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Team-Based Care Raises Questions about Medical Liability

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Medical Economics recently compiled a list of the “Top 10 challenges facing physicians in 2016.” So far, these challenges have involved ever-changing payment models, the 2016 elections and healthcare reform, chronic care management, payer consolidation, the decision to remain independent or seek employment, the challenges related to MOC, Meaningful Use Stage 2 attestation, and remote medicine.

Wrapping up our look at the challenges involving physicians who are attempting to transition to team-based care, we turn our attention to the issue of medical liability, which according to the publication, is a main worry for physicians who are uncertain about this particular care strategy.

Julie Brightwell, BSN, JD, who is a medical-liability and patient-safety expert at The Doctors Company, told Medical Economics that “[p]hysicians can be held liable for the errors of non-physician providers under their supervision” and “solid and consistent communication and documentation are vital to mitigating these risks.”

According to Brightwell, “The bottom line for the physician is they really need to be completely familiar and compliant with the state laws or regulations. They should know what the definition of supervision and collaboration are, and make sure they are following those definitions. States get very specific on what’s required, and often physicians are ignorant of what’s required when they take on practitioners.”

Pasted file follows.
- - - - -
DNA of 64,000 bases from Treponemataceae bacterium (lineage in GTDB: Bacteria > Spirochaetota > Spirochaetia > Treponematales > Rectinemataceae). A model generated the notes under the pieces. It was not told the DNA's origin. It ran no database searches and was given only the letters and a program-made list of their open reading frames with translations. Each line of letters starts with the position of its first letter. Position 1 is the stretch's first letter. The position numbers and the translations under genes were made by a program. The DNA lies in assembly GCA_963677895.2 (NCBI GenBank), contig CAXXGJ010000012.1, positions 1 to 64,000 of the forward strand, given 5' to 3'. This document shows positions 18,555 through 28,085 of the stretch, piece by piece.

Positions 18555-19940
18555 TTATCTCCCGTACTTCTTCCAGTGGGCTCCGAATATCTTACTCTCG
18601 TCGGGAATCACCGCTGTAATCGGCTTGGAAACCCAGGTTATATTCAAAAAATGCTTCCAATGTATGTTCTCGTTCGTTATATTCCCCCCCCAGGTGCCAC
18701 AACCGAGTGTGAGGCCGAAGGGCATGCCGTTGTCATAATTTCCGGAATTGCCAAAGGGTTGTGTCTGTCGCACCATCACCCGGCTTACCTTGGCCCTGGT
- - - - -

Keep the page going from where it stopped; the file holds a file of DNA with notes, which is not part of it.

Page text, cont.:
It is the responsibility of the healthcare organization to inform its physicians and care team of their responsibilities and limits, she added. Not only should scope-of-practice policies be on file and easily accessed, they should also be frequently “reviewed and signed by staff members.”

Furthermore, physicians need to become outspoken champions of patient safety both in word and deed, the article states, leading and inspiring employees in best practices and procedures. After all, in the world of team-based care, the physician is now the team leader. The onus is on the physician to unify the staff around the organization’s goals.

“What the physician really needs to do is be a good team leader,” Brightwell said. “The physician needs to lead the team in a way so it’s everyone’s responsibility to speak up about patient safety.”

As physicians who are looking for jobs, how can you emphasize in your next job interview your ability to lead a care team? Which leadership qualities do you have that set you apart from your colleagues?

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